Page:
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Hospitals miss A&E target during ‘toughest winter ever’

PUBLISHED: 18:07 11 January 2018 | UPDATED: 18:07 11 January 2018

Crawford Jamieson, Ipswich Hospital's medical director. Picture: PAGEPIX

Crawford Jamieson, Ipswich Hospital's medical director. Picture: PAGEPIX

Pagepix Ltd.07976 935738

Hospitals in our region failed to hit A&E waiting time targets in December, new figures reveal.

Nick Jenkins, medical director at West Suffolk Hospital. Picture: CONTRIBUTEDNick Jenkins, medical director at West Suffolk Hospital. Picture: CONTRIBUTED

A union boss says NHS workers in the East of England are struggling to cope with “critical” pressures this winter, and demanded more money be injected into the health system.

The national standard is for 95% of patients to be seen within four hours of arrival at an emergency room.

Colchester A&E was visited 12,669 times last month and 88.5% of visitors were dealt within the recommended time.

However, this was a vast improvement from December 2016, when the hospital had almost half the number of attendances but performed much worse.

Tim Roberts, from UNISON. Picture: CONTRIBUTEDTim Roberts, from UNISON. Picture: CONTRIBUTED

Ipswich’s emergency department had 8,179 attendances last month and dealt with 84.4% of visitors within the target.

West Suffolk performed the worst, seeing just 83.3% of its 5,959 A&E visitors within four hours.

In November, the hospital actually had more emergency attendances (5,985) and achieved 90.4%.

Tim Roberts, regional manager for UNISON in the East of England, said: “UNISON members in our local hospitals and ambulance service are reporting that pressures at work are at a critical level.

“Extra resources for the NHS this winter are desperately needed.

“GP and primary care centres need to be better funded and more resources need to be put into social care so patients can leave hospital earlier.

“Since 2010 NHS funding has increased by on average 1.3% each year and that’s less than the rate of inflation and clearly less than the services desperately need.”

Crawford Jamieson, medical director at Ipswich Hospital, said it had been “the toughest winter we have faced”, but the trust was prepared and it never ran out of beds.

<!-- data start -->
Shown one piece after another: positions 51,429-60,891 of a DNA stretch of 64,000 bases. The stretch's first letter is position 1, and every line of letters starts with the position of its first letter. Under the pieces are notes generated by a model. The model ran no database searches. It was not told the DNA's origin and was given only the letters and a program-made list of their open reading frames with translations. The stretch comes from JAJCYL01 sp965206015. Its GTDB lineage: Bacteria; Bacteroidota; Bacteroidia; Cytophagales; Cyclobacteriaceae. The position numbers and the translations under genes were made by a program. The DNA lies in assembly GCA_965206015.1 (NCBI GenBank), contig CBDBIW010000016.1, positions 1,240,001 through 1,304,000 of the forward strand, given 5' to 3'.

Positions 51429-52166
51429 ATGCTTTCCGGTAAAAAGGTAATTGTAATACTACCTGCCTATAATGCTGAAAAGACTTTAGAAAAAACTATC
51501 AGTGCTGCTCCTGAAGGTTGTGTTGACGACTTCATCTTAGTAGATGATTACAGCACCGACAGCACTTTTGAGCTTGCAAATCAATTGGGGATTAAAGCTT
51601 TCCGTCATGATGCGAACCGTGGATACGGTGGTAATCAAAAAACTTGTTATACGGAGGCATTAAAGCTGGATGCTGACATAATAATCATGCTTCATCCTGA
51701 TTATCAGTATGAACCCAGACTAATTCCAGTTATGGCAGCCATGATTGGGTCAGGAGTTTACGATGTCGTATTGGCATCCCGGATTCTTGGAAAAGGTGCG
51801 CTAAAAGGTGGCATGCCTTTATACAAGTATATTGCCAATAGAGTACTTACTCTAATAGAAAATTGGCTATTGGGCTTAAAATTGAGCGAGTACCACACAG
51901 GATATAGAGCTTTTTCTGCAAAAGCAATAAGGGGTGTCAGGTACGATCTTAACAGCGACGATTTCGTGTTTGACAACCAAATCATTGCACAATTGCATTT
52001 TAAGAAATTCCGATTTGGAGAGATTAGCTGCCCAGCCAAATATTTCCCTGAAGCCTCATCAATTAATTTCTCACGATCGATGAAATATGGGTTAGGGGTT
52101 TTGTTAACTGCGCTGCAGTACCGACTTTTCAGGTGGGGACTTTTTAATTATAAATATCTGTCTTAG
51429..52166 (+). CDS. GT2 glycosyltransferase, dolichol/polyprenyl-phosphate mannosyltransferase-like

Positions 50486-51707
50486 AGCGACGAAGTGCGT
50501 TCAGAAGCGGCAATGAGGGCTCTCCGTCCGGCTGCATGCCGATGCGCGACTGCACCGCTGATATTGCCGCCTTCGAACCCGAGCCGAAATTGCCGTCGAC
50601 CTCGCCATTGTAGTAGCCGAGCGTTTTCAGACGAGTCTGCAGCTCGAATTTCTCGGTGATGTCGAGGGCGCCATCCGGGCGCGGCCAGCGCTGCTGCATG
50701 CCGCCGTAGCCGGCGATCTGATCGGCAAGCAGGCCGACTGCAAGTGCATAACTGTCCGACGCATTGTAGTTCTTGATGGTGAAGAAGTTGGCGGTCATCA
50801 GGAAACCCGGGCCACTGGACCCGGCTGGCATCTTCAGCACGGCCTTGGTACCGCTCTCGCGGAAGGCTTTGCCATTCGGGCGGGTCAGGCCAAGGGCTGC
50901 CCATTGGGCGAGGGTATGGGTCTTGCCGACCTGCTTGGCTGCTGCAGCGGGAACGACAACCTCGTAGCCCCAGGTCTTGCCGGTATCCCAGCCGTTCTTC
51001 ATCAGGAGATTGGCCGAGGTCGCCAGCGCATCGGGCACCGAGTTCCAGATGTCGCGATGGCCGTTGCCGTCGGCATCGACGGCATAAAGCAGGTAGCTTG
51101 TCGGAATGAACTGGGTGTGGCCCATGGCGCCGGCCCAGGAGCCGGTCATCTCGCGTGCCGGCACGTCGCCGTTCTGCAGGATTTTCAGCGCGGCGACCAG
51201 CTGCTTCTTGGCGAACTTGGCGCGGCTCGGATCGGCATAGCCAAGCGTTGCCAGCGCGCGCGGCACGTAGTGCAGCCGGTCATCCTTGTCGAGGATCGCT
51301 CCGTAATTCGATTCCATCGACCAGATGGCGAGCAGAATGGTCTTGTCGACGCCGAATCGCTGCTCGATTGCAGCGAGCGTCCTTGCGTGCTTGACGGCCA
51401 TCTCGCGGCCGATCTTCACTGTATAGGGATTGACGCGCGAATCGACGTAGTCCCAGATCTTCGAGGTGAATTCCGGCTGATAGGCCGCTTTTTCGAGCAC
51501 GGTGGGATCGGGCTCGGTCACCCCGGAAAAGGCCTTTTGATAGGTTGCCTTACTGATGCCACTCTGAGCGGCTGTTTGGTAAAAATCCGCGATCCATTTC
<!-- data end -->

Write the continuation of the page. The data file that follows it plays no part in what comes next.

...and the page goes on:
The hospital is above the 95% A&E target for the first week of January, Mr Jamieson said.

Nick Jenkins, medical director for the West Suffolk Hospital, said over this Christmas and New Year period the trust’s A&E saw on average 22 extra patients a day compared to 2016/17, with more requiring admission to a ward due to the severity of their condition.

He added: “We will continue to do everything we can to make sure that patients aren’t waiting any longer than is absolutely necessary, but we have to prioritise emergency department care for the patients who are the most unwell, which means that less immediately unwell patients sometimes do have to wait.”

Nationally, A&E waiting time targets have hit their lowest level in 14 years.

New figures also show one in every five ambulances faced hand over delays of longer than half an hour at Ipswich, Colchester and West Suffolk A&Es during the first week of January.

Pressure on ambulance service ‘severe’

The region’s ambulance service has downgraded its pressure level from ‘extreme’ to ‘severe’.

East of England Ambulance Service has reduced to Resource Escalation Action Plan (REAP) level 3, following 10 days at level 4, the highest rating.

The trust has taken this step as it found demand for its service calming. On Tuesday it received 3,200 calls, which compares to more than 4,800 on New Year’s Day.

Kevin Brown, director of service delivery, said: “We would to thank our staff and volunteers for their hard work over what has been a very challenging period, and also thank the public and partners for their support during the extremely busy period we’ve just experienced.

“The reduction from extreme to severe should not detract from the severity of the operational pressure and previously, the trust operated for a considerable period at REAP 3, which is reflective of the significant capacity gap that exists.”

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